China’s Hubble Gets a Shout-Out at the GA

The CSS and the CSS-OS from Zhan’s presentation. (CMSA)

Zhan and ESA’s Günther Hasinger discussion the future of space astronomy at the Focus Meeting 5. (Daniel Fischer)

The news hasn’t spread widely yet, but the path is clear: after two demonstration models, next year the People’s Republic of China is going to start building its first “real” space station in Low Earth orbit. Following its completion around 2022, a special module will be launched that only docks occasionally to the station but otherwise acts as a serviceable free-flyer equipped with an optical 2-meter telescope, a state-of-the-art wide-field camera and other instruments: in essence another Hubble Space Telescope or – since the field of view is much wider – a sibling to WFIRST.

As Hu Zhan of the National Astronomical Observatories of China (NAOC) confirmed in Focus Meeting 13 on Monday, the launch of the telescope, dubbed the China Space Station – Optical Survey (CSS-OS), is scheduled for 2024. The main mirror has already been cast, and a camera capable of covering over a square degree in a single shot is already under construction. The telescope’s prime task will be to survey 17 500 square degrees with at least 6 filters covering 255nm to 1000nm to a depth of 25.5 mag on average. It will also obtain slitless spectra of sources down to 20-21 mag. A region of 400 square degrees will be surveyed even deeper. Science objectives range from cosmology to solar system science, and synergies with other big surveys in space and on the ground are envisioned.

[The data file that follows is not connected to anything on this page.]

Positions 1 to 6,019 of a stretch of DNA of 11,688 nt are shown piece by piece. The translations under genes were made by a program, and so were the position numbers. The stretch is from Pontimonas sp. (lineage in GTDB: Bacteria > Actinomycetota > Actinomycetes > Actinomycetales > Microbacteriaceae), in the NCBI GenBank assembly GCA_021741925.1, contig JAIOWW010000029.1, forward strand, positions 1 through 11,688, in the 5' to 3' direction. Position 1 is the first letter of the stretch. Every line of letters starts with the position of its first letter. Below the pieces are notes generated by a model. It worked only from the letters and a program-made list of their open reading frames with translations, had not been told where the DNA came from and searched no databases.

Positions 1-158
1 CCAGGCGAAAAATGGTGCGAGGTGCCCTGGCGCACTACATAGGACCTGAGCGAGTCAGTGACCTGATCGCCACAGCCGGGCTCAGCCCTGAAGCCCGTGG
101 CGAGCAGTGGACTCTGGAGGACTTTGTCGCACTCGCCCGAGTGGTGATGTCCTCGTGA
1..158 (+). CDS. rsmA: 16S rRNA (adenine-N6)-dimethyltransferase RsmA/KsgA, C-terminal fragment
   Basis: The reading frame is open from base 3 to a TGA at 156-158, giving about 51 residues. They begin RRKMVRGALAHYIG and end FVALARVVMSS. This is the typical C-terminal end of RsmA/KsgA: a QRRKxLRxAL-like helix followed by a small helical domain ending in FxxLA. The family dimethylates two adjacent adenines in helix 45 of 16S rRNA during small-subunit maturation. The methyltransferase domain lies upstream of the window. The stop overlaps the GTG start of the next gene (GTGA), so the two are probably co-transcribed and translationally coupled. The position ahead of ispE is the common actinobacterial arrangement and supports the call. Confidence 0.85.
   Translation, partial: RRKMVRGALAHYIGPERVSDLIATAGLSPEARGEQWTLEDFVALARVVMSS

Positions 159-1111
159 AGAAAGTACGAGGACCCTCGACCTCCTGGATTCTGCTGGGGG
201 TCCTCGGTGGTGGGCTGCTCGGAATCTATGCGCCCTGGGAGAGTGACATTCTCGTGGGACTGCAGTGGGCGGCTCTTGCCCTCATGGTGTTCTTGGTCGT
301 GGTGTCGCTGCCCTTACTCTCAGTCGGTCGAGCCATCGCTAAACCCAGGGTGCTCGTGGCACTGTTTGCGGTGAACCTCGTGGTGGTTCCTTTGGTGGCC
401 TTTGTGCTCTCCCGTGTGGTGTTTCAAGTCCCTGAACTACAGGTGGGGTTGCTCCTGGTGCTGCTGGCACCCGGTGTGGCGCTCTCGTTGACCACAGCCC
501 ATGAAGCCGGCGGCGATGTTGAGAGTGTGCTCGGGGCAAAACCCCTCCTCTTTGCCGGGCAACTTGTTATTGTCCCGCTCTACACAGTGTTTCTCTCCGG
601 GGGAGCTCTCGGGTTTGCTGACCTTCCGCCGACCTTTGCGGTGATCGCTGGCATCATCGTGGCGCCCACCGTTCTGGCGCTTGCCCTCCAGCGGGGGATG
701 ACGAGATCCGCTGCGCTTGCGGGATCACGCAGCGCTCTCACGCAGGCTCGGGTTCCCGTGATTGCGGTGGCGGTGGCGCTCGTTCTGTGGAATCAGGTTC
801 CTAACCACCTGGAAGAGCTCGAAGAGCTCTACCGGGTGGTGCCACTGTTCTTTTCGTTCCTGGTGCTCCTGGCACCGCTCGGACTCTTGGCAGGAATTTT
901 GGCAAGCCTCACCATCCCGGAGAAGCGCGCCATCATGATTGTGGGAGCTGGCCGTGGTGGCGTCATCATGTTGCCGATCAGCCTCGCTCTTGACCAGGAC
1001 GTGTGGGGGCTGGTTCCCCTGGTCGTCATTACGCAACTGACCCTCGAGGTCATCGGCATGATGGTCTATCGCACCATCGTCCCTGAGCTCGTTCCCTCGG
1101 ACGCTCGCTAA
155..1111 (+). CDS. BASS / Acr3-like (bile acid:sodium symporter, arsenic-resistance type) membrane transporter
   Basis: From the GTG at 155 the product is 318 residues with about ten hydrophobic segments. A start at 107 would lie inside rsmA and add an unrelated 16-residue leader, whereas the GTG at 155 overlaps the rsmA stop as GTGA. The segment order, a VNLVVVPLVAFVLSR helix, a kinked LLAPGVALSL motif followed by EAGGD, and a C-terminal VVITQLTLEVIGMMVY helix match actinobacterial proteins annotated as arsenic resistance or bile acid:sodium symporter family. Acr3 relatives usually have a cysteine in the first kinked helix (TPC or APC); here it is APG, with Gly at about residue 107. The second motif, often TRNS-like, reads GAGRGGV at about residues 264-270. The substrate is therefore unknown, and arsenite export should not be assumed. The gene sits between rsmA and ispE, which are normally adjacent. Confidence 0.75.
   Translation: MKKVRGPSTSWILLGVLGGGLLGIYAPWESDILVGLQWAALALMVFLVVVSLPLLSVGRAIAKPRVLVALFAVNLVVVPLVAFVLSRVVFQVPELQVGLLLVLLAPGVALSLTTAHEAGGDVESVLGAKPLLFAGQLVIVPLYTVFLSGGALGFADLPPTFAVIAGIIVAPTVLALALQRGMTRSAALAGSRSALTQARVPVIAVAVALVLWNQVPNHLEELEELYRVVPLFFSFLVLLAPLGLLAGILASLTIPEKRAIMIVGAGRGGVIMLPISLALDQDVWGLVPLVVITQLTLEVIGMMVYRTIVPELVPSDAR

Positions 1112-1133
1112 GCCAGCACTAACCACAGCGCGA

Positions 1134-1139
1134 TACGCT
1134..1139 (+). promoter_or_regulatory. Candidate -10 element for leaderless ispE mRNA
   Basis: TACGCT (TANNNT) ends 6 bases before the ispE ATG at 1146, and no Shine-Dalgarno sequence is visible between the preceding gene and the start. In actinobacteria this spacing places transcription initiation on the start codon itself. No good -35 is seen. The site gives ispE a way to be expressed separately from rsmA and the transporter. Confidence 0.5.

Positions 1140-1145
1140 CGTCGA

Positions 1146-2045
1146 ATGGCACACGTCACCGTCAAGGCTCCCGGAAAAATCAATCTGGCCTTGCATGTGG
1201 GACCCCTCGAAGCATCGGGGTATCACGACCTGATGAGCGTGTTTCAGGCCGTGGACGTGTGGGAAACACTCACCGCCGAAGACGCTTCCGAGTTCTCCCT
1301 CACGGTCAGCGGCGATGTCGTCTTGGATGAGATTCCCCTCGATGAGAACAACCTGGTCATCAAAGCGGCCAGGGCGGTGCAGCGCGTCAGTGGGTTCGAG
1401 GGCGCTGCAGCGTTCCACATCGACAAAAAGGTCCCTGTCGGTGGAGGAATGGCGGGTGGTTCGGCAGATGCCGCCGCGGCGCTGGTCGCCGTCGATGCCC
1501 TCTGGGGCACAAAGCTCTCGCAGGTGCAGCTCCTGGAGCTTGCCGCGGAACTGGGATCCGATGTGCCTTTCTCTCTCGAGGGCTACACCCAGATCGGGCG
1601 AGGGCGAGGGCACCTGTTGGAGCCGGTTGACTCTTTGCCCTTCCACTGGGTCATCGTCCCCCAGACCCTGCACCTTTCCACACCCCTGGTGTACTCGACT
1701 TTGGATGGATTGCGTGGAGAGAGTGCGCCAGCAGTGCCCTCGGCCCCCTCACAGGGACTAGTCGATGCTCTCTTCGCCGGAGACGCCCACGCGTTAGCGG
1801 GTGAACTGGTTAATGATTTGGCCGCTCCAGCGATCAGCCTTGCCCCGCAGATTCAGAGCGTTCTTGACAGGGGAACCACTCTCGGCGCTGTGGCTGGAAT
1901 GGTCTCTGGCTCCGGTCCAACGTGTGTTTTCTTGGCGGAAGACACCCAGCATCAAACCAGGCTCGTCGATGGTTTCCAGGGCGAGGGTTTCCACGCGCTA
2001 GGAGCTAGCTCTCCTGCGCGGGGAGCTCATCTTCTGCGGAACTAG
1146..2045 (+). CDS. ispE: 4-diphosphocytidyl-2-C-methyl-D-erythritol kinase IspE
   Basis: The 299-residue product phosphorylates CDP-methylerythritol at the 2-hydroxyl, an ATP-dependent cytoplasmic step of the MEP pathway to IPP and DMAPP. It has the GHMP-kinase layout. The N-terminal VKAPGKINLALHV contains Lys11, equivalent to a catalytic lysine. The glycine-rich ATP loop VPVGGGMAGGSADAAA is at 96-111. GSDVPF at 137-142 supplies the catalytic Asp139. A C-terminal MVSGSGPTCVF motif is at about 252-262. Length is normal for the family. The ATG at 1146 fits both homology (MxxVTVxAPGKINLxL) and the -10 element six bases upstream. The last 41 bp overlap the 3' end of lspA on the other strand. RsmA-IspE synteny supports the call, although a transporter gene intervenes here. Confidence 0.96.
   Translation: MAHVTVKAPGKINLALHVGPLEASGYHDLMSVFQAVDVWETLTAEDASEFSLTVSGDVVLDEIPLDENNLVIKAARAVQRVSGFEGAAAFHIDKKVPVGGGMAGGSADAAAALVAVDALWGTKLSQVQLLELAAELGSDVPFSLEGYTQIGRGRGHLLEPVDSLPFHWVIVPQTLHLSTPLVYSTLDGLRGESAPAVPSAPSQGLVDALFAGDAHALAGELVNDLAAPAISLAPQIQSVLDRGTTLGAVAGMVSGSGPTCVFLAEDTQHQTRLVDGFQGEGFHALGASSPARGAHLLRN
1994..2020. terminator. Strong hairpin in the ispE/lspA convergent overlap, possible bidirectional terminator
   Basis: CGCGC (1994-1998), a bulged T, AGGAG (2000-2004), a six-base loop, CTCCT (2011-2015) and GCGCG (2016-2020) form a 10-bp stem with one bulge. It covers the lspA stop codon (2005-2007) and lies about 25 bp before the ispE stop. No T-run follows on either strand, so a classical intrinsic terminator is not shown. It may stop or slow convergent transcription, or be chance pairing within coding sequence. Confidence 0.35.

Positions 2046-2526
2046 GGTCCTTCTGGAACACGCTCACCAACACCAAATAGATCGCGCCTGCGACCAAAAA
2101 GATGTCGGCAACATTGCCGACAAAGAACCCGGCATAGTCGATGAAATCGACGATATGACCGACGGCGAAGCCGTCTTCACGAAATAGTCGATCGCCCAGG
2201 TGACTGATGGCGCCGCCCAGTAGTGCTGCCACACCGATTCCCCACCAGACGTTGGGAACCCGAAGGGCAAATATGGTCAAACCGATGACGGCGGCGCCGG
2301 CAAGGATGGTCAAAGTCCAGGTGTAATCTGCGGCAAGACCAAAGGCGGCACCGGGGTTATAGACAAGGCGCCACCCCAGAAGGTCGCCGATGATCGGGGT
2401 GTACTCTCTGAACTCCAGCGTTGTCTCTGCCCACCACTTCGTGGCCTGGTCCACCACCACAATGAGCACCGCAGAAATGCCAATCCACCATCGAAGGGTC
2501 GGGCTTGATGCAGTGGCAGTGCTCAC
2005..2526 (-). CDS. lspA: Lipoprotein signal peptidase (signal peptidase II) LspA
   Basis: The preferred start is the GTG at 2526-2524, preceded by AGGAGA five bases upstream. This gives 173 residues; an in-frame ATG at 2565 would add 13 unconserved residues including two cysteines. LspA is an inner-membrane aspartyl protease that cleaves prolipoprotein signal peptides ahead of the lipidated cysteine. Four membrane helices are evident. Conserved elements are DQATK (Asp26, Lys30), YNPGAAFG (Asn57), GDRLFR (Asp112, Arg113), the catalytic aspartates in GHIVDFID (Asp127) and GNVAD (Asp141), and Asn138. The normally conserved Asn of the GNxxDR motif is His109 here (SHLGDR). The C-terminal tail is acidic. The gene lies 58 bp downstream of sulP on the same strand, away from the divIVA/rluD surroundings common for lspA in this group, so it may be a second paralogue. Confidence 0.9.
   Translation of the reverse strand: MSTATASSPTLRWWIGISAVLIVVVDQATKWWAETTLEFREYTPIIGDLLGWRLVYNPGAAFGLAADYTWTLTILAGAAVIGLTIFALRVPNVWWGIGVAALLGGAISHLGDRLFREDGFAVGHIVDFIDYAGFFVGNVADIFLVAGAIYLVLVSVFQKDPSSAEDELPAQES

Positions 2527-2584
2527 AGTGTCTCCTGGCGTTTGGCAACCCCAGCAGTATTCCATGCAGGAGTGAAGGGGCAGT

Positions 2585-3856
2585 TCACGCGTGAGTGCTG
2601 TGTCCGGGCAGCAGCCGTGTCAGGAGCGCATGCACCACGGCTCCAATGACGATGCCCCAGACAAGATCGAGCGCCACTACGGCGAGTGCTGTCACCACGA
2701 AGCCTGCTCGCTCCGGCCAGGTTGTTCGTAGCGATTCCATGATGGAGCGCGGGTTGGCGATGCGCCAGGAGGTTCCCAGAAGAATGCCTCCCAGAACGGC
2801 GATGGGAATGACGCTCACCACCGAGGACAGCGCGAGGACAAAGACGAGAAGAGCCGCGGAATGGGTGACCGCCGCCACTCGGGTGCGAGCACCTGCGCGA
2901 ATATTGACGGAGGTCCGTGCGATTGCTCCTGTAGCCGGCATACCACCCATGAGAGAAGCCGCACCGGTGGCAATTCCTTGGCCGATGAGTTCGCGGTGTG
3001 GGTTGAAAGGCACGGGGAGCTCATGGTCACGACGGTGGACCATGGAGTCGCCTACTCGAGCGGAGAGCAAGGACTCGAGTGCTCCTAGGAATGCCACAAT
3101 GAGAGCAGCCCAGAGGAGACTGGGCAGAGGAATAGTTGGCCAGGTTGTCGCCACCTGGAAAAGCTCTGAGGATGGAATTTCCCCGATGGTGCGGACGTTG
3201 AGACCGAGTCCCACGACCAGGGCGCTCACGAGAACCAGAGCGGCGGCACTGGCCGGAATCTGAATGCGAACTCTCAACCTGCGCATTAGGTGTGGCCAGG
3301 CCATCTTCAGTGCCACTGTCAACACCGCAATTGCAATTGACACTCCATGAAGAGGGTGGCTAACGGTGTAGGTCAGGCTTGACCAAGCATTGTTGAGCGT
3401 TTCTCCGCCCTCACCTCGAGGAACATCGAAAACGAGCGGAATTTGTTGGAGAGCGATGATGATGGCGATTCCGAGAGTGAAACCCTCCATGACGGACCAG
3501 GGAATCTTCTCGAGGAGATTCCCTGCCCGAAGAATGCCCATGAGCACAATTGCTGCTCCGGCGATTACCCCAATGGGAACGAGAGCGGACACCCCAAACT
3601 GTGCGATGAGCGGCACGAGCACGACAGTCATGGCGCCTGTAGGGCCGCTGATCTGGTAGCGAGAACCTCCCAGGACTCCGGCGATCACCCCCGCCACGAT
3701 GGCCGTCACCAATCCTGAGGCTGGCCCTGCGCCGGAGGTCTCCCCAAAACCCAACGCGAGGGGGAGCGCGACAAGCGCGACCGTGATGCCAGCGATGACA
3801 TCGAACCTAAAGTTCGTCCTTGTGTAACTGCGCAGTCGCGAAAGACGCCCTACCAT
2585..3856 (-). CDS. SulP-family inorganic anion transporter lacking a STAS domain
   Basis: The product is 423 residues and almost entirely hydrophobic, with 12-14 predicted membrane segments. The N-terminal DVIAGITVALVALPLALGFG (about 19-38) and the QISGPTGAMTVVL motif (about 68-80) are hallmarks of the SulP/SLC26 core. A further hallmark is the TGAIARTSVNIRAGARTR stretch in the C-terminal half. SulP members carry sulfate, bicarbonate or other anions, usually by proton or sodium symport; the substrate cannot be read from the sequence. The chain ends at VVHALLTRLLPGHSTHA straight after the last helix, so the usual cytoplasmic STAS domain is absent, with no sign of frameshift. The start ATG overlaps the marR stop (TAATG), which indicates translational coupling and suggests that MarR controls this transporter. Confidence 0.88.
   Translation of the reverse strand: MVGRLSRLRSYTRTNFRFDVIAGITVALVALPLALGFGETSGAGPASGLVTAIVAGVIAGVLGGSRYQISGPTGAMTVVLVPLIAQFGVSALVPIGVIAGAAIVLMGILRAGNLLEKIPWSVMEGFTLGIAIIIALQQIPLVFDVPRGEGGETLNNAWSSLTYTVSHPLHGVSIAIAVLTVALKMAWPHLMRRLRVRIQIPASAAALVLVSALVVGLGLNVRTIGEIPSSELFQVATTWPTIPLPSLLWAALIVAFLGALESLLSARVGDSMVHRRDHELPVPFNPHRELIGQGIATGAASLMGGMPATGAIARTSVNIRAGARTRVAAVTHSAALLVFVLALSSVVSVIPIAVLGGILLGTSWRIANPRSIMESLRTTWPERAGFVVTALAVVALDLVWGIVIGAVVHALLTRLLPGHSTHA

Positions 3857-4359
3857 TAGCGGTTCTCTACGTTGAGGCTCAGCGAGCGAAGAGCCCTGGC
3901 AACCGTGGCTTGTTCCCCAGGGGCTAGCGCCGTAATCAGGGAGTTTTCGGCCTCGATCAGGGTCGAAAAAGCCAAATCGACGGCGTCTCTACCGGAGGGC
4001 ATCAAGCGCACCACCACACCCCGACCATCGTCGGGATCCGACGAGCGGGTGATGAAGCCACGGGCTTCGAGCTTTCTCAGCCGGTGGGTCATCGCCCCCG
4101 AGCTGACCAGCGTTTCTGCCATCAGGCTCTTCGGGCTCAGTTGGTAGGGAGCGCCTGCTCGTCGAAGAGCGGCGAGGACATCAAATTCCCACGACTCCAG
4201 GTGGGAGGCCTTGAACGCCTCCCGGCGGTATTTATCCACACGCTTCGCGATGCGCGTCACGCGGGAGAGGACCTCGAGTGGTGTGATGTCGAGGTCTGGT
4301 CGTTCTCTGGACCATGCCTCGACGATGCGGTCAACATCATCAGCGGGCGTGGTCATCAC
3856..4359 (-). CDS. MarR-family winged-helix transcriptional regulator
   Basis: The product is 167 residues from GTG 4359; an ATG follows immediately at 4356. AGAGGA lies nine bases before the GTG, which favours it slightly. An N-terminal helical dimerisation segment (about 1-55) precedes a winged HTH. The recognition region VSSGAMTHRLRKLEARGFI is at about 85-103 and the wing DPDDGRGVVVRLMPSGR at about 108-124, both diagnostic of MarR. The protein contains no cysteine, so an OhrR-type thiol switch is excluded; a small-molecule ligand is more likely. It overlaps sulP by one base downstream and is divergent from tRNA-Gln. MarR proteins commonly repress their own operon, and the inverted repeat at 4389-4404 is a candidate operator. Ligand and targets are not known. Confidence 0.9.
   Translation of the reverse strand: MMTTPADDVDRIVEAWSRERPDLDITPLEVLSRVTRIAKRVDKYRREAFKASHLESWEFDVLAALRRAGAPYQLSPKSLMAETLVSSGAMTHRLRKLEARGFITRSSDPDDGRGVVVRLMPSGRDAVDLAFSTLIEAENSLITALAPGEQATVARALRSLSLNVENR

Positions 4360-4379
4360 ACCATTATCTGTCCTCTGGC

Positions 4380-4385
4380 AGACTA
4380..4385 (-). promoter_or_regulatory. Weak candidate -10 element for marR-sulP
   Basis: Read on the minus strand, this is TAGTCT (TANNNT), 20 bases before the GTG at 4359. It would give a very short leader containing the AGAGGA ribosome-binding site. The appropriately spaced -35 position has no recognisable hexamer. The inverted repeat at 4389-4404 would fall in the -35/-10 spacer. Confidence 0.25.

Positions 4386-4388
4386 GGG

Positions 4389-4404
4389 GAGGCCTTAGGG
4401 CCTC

As Zhan explained at IAU, since China doesn’t have a long heritage in running massive optical telescopes, let alone space telescopes, international cooperation in certain aspects would be welcome. This includes an international invitation to supply an additional instrument (while several spectrographs and a coronagraph are under consideration on part of the Chinese). So while NASA’s Wide Field Infrared Survey Telescope (WFIRST) is currently in a rather uncertain “Schroedinger state”, as science administrator Thomas Zurbuchen put it in the same session, China is pushing ahead and is about to become a major player in yet another field of space science.

DANIEL FISCHER is a writer and also an astronomy tour guide from Germany, who has covered the Hubble Space Telescope since the 1990s and is now amazed by the pace of China’s space science program.